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Michael E. DeBakey VA Medical Center - Houston, Texas

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Double Trouble: H1N1 Flu and Seasonal Flu

October 29, 2009

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Primary Care Nurse Jewel Thornton, L.V.N. gives U.S. Army Veteran Albert LeBlanc his seasonal flu shot. Vaccination remains the single most effective way to protect yourself and your loved ones from the flu.


HOUSTON – If you have read a newspaper or watched the news lately, you probably have heard about an unusual flu virus making people sick this year. The “H1N1 Flu,” also known as “Novel Flu” or “Swine Flu,” is different from the annual, “Seasonal Flu” health care providers see every fall and winter.

The H1N1 Flu is of concern to experts in the medical community because it is so new that very few people have any protection or “immunity” which means the virus may easily find vulnerable people to infect. As a result, it may spread rapidly to large numbers of people. Therefore, health care facilities may find it difficult to care for large numbers of patients with severe illness.

Another concern is the H1N1 Flu appears to cause a more severe illness in younger adults than the Seasonal Flu.

However, it is important not to ignore or forget about the Seasonal Flu. It kills approximately 36,000 Americans each year and hospitalizes more than 200,000. Luckily, in most people, the flu ranges from a mild cold to a nasty, feverish illness with a sore throat, headaches, and muscle aches.

Each year, health care experts predict which Seasonal Flu virus will spread and start the production of a flu vaccine in time to protect our citizens. 

The Michael E. DeBakey VA Medical Center (MEDVAMC) and its four outpatient clinics are currently vaccinating against Seasonal Flu. Vaccination remains the single most effective way to protect yourself and your loved ones from the flu.

Veterans who should seriously consider vaccination for Seasonal Flu are:

  • Over 65 years of age
  • Residents of long-term facilities
  • With long-term health problems of the heart, lungs, asthma, kidneys, or diabetes and other metabolic diseases
  • With muscle or nerve disorders involving swallowing or breathing
  • With weakened immune systems
  • Women Veterans who may be pregnant during the flu season

Although H1N1 Flu has been spreading slowly for the last year, it has taken scientists longer to get the right strain of virus to make, test, and produce a vaccine against it.  A H1N1 Flu vaccine is currently being distributed. The MEDVAMC received its first shipment of 300 doses in mid-October.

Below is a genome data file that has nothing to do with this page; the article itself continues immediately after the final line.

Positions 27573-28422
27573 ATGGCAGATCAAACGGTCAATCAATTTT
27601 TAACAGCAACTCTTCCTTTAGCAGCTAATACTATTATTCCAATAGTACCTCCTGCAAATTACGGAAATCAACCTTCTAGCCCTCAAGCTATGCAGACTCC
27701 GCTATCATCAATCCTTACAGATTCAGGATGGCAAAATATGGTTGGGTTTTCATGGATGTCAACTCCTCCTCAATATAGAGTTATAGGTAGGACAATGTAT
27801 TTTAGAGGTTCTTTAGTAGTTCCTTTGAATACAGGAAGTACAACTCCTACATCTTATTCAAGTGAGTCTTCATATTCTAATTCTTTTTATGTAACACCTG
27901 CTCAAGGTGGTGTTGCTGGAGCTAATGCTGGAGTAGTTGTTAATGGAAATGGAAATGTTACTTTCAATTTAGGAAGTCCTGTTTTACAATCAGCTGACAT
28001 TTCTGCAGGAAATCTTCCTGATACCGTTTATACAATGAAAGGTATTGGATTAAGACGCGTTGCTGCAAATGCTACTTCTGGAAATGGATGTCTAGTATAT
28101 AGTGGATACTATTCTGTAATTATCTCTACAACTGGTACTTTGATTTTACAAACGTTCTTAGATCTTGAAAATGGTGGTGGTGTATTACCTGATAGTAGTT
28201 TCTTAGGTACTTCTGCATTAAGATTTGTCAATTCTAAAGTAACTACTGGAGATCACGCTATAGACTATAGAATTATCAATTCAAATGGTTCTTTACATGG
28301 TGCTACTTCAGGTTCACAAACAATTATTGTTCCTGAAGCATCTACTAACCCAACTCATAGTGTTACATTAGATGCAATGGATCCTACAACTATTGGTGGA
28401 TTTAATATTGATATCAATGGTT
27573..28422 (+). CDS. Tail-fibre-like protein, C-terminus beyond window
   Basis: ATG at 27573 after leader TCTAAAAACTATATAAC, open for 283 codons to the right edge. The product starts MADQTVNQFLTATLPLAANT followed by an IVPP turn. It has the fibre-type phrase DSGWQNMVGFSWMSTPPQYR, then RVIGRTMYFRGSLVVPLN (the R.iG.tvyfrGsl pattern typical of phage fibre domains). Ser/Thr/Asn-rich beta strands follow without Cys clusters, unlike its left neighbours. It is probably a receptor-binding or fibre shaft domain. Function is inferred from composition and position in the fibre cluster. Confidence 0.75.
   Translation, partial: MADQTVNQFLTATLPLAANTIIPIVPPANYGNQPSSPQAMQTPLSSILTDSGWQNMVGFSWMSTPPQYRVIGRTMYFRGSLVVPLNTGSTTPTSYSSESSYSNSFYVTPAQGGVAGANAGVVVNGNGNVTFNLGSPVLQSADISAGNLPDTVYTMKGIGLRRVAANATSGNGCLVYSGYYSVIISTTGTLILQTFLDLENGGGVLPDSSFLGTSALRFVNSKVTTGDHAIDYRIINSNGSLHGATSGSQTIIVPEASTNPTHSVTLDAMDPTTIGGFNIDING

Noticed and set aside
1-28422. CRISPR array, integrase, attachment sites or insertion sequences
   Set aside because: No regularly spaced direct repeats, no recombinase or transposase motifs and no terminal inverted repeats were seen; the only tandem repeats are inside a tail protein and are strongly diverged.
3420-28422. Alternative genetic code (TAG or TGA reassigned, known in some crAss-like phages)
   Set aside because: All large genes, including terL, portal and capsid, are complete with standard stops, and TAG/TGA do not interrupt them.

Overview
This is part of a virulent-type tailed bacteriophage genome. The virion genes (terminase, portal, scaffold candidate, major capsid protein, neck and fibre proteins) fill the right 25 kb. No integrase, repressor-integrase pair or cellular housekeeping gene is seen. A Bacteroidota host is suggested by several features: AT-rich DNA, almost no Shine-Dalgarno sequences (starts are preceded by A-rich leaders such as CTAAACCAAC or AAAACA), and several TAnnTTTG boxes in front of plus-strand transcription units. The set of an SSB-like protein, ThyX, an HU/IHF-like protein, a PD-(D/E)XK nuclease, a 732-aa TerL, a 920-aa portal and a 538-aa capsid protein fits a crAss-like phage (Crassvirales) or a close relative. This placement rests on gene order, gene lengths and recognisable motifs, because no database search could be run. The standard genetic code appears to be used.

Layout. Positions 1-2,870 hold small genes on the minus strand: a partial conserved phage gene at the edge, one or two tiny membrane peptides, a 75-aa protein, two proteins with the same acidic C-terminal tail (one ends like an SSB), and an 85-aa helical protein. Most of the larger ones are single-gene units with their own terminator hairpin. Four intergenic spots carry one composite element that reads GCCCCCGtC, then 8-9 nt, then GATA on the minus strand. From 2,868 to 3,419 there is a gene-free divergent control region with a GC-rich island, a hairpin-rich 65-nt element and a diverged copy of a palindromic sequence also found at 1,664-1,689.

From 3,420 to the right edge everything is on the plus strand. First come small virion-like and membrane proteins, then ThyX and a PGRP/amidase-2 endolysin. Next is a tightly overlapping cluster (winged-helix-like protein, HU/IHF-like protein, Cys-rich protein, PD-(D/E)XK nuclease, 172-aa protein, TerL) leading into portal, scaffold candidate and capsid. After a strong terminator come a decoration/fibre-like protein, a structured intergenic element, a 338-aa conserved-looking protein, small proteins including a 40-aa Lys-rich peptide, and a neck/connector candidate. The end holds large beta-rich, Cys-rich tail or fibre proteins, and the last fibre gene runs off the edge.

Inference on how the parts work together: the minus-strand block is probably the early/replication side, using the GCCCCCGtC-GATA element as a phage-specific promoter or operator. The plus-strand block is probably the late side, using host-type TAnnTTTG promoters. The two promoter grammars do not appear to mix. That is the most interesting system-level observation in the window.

Following guidance from the Centers for Disease Control and Prevention (CDC), the following groups have priority for the H1N1 Flu vaccine:

  • Pregnant women
  • People who live with or provide care for infants younger than 6 months
  • Health care and emergency medical services personnel
  • People 6 months through 24 years of age
  • People 25 years through 64 years of age who have certain medical conditions that put them at higher risk for influenza-related complications

Once the demand for vaccine for the first four groups has been met, the CDC recommends vaccinating everyone from the ages of 25 through 64 years. Current studies indicate the risk for H1N1 infection among persons 65 and older is less than the risk for younger age groups. Once vaccine demand among younger age groups has been met, the CDC recommends providers should offer vaccination to people 65 or older.

Both types of flu are thought to spread mainly person-to-person through coughing or sneezing of infected people. You can reduce your chance of getting sick and infecting others by:

  • Covering your nose and mouth with a tissue when you cough or sneeze. Put the tissue in the trash after use.
  • Washing your hands often with soap and water. Carry and use an alcohol based hand sanitizer.
  • Avoiding touching your eyes, nose, or mouth. Germs spread that way.
  • Washing your hands after contact with items in public places like telephones, pens, and shopping carts.
  • Avoiding close contact with people sick with flu.
  • If you become ill, stay home until at least 24 hours after the fever is gone. 

For more information about the H1N1 Flu, the Seasonal Flu, and vaccines for both, contact the MEDVAMC Preventive Medicine Program at (713) 794-8768 or visit the CDC Web site at *.

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* This link will take you outside of the Department of Veterans Affairs Web site and will open in a new window. VA does not endorse and is not responsible for the content of linked Web sites.